The last few weeks we've been talking about how understanding rhythms can help to really make a song tight. I'd like to take a step back (or forward?) and take two simple rhythms we already know, layer them with a partner (or in a group) and use them to listen to each other. Really try to hear how they fit together and form an entirely new sound.
Focus: Timing, Listening
1. Be aware of both your part and the part played by the opposite group/person.
2. Don't get lazy about form as the tempo increases. If it's too fast for you, play it at half-time for half the time!
Let's get started with the first part: "do ko". If you're playing the first part of this drill, play "do ko" 16 times, starting on the right hand. Simple enough, no?
Next, play "don tsu ku" (right, right, left) 8 times, which equals the same length of the 16 "do kos". Then alternate back and forth.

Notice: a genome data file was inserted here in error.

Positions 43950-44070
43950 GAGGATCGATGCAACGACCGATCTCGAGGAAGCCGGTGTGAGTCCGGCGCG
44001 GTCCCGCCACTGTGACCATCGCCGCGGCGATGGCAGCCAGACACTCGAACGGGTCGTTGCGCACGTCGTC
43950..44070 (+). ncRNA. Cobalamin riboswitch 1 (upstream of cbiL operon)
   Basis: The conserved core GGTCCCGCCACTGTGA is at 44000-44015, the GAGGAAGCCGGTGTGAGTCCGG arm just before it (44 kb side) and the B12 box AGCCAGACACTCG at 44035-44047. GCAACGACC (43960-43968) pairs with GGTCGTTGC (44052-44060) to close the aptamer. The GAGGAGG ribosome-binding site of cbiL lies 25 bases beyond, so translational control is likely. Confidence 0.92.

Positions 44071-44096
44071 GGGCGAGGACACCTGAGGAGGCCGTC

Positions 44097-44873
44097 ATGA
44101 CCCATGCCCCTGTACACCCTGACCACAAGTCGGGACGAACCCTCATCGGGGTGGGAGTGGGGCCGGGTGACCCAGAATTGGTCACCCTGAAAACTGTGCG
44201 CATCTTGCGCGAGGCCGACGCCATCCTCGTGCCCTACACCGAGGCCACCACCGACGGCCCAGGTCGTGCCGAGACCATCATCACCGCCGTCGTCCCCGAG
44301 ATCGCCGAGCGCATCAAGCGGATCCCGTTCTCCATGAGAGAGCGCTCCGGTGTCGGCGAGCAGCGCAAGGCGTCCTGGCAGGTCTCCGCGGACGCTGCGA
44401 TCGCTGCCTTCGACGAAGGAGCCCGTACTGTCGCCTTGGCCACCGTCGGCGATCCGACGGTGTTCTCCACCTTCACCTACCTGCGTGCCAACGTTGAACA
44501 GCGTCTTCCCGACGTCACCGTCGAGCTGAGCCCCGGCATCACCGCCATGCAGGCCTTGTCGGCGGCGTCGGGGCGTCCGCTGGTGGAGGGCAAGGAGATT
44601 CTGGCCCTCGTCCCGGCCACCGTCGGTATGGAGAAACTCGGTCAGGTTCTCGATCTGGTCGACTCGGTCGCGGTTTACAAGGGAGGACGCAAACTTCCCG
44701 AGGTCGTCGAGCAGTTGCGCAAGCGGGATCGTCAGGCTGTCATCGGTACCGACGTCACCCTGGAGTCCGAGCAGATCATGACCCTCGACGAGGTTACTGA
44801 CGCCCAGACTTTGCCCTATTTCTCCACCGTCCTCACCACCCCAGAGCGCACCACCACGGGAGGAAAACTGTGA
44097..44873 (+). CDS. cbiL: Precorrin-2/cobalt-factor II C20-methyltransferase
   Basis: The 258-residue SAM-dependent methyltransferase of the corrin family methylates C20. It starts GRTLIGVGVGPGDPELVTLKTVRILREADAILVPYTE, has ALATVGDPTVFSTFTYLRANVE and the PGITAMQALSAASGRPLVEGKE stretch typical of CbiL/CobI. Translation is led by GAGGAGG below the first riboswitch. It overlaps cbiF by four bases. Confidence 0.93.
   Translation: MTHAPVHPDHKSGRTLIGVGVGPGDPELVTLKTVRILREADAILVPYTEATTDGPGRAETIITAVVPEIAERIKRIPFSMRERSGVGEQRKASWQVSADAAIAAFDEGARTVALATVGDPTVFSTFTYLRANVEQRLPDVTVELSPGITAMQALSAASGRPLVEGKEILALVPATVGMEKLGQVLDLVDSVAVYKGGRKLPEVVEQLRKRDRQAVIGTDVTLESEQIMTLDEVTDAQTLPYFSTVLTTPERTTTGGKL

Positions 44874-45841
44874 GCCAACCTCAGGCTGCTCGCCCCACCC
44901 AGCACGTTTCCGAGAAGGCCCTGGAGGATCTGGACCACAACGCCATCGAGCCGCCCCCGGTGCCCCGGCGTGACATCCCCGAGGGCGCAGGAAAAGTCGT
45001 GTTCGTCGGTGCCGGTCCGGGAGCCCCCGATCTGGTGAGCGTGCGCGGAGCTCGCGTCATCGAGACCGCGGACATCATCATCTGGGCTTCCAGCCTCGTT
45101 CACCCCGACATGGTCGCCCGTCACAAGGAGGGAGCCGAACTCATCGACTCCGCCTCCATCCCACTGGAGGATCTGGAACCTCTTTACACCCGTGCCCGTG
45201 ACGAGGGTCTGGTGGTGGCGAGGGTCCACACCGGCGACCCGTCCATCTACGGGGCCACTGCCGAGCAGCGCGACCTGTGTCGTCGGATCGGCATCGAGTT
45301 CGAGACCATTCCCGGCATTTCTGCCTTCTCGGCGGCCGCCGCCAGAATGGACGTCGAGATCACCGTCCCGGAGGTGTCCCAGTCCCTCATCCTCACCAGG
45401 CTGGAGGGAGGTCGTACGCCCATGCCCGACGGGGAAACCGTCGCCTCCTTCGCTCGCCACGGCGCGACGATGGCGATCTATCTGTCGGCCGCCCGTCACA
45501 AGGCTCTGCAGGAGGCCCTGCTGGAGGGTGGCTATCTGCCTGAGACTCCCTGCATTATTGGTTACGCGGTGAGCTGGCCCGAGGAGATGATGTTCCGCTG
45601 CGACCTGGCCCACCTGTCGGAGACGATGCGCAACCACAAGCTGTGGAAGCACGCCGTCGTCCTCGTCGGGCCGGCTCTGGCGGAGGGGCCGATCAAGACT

Probably you get the picture already, right? The opposite group will start with "don tsu ku" and then switch to "do ko" and alternate from there.
Start at a reasonable pace for all players, check the clock, and gradually increase the speed for 10 minutes. This part takes practice.
Don't designate a leader for this--the point is to stay together as a group. If you're not listening to the other people in the group, it's tough to keep the rhythms together. Also, if one person speeds up too fast, and everyone follows, well... it'll be a bit tough at the end.
So, try it yourself, experiment, and take it to your group for practice! You can even try facing away from each other for an additional challenge.
Both of the above rhythms can be switched to a left-hand start at any time. Try this for "do ko":
do ko do ko do ko do ko do ko do ko do ko do ko
do ko do ko do ko do ko do ko do ko don . .don
From there, start the following line from the left hand!